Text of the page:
Poland’s National Defense Fund and Diversified Financial Involvement of Polish Residents by Region

On May 25, 2021, the Warsaw Institute hosted Dr. Jan Wiśniewski who delivered a lecture titled Poland’s National Defense Fund and Diversified Financial Involvement of Polish Residents by Region.

The event was held as part of the program Young Independent – The Centenary of Poland Regaining Independence, financed under the NIEPODLEGŁA Multiannual Program for 2017-2022.

Dr. Jan Wiśniewski is the Coordinator of the Regional Center for International Debate in Toruń, Poland. He also works as a lecturer at the College of Social and Media Culture in Toruń, Poland. He is also a research worker at the Nicolaus Copernicus University in Toruń. His field of expertise is the history of World War I, the Russian civil war, and contemporary armed conflicts in the post-Soviet region. He was a scholarship holder of, among others, the Lanckoroński Foundation, Poland’s National Center for Research and Development, and the Ministry of Education and Science. He authored three monographs and over sixty research articles in domestic and foreign journals.

The lecture consisted of three parts. The first embraced the origin of the National Defense Fund (Fundusz Obrony Narodowej, FON) in the pre-war period. In the second part, the speaker portrayed the Fund during World War II. In the last chapter, the lecturer outlined the post-war reality and how the Fund was appropriated by the Communist regime in Poland. At the lecture, the speaker insisted that a large group of Poles got involved in backing the Fund before the war, a move that stemmed from their fear of an imminent threat from emerging Nazi Germany and the Soviet Union. At the same time, Dr. Wiśniewski noted that the budget of the Military Affairs Ministry, or the pre-war equivalent of Poland’s Ministry of National Defense, could not fully satisfy the needs of the Polish army. Although Poland had one of Europe’s most numerous armies of over 1,000,000 soldiers, it saw a severe shortage of weapons. The speaker also added that with money collected in the Fund it was possible to complete some vital military projects in pre-war Poland, one example being the construction of ORP Orzeł (Eagle), the lead ship of her class of submarines serving in the Polish Navy during World War II. The lecturer added that people from different backgrounds donated to the Fund, with many from Poland-based minorities, mainly Belarusians and Ukrainians. The Fund also saw help from the Polish diaspora, notably in Romania and the United States.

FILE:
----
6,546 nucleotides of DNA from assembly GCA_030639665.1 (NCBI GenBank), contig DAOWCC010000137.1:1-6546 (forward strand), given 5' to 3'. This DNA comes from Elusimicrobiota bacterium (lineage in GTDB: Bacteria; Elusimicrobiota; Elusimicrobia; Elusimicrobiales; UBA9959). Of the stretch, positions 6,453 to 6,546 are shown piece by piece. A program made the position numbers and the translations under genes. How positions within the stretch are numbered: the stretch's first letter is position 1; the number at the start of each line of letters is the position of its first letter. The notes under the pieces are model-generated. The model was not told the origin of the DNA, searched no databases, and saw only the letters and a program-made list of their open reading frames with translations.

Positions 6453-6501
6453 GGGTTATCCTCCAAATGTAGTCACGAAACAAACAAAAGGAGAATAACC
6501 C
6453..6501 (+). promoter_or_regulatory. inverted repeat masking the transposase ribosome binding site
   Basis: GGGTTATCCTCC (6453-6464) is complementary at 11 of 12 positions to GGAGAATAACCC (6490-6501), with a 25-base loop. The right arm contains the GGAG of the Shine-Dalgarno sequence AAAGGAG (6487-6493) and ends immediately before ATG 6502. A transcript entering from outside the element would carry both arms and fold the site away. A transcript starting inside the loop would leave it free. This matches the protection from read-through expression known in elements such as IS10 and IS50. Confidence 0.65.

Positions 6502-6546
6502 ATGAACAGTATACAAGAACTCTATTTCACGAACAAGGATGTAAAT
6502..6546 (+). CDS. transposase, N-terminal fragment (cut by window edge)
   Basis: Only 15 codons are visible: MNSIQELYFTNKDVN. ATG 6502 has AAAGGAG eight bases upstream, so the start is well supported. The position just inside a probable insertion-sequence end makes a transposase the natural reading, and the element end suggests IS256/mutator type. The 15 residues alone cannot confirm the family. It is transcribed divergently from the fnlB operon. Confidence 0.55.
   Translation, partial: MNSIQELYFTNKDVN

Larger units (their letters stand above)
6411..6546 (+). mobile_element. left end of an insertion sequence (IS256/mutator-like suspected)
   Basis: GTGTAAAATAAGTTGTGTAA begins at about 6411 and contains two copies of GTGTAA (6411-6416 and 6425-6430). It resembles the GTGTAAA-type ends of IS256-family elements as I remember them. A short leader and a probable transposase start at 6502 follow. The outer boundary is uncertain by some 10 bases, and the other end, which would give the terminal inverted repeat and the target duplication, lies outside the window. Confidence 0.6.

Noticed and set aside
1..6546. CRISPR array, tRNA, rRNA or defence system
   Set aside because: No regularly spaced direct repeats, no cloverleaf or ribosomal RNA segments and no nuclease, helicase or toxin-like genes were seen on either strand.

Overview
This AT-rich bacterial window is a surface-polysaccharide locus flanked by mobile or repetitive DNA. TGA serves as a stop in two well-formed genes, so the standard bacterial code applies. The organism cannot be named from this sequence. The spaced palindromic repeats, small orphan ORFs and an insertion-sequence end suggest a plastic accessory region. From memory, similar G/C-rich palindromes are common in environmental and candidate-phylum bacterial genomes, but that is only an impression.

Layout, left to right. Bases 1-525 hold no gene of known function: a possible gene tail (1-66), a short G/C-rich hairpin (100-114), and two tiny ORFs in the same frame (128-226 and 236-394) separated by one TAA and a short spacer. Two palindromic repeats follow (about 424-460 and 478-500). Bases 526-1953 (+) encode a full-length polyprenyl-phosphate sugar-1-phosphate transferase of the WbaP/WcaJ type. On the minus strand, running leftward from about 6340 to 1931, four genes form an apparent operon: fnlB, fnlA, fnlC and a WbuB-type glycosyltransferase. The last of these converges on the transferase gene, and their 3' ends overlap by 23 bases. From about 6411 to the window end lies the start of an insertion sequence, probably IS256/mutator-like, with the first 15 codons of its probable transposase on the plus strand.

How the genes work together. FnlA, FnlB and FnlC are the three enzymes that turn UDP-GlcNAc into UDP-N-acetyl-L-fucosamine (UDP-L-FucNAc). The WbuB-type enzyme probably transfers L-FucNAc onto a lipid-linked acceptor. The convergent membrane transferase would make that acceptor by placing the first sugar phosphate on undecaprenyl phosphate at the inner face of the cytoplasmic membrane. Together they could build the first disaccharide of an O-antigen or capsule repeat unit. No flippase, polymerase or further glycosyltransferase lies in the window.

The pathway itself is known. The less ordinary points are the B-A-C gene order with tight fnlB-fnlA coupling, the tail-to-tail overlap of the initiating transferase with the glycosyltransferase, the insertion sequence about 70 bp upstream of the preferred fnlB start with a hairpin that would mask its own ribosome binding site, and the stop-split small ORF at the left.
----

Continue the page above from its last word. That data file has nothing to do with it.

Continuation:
In 1939, FON sources were shipped to France via Romania; before they had been divided into gold and silver. Silver traveled from Romania to France through the seaport of Marseille where it remained till the end of the war. Gold was transported to London. Some 210 kilograms of gold was shipped to Sudan where it remained until 1944 before being sent to the Rubens Hotel in London that back was home to the headquarters of the Polish Armed Forces.

In the third part, Dr. Wiśniewski described the fate of the Fund after the war, adding it was challenging to give a clear estimate of how much of it was grabbed by the Communist regime in Poland. General Stanisław Tatar then decided to send the gold back to Communist-controlled Poland. According to the speaker, the purpose was to win the favor of new state authorities. Yet after General Stanisław Tatar was given the Knight’s Cross of the Order of Polonia Restituta, he was detained for spying charges and sentenced to life imprisonment. The lecturer also mentioned the fate of silver fits that traveled from France to Poland under a deal signed by Edward Gierek, First Secretary of the ruling Polish United Workers’ Party, and Valéry Giscard d’Estaing, President of France.

To conclude, the speaker said that the Fund, aimed at collecting funds through long-year donations from the Polish nation, fell victim to Communist politicians.

We encourage you to watch the full conversation and follow our future work!

The event “The History of the Church in Ćwiklice” was held as part of the program Young Independent – The Centenary of Poland Regaining Independence. Financed under the NIEPODLEGŁA Multiannual Program for 2017-2022.

Here you can create the content that will be used within the module.

All texts published by the Warsaw Institute Foundation may be disseminated on the condition that their origin is credited. Images may not be used without permission.

TAGS: migration crisis, NATO, Belarus, Russia


Related posts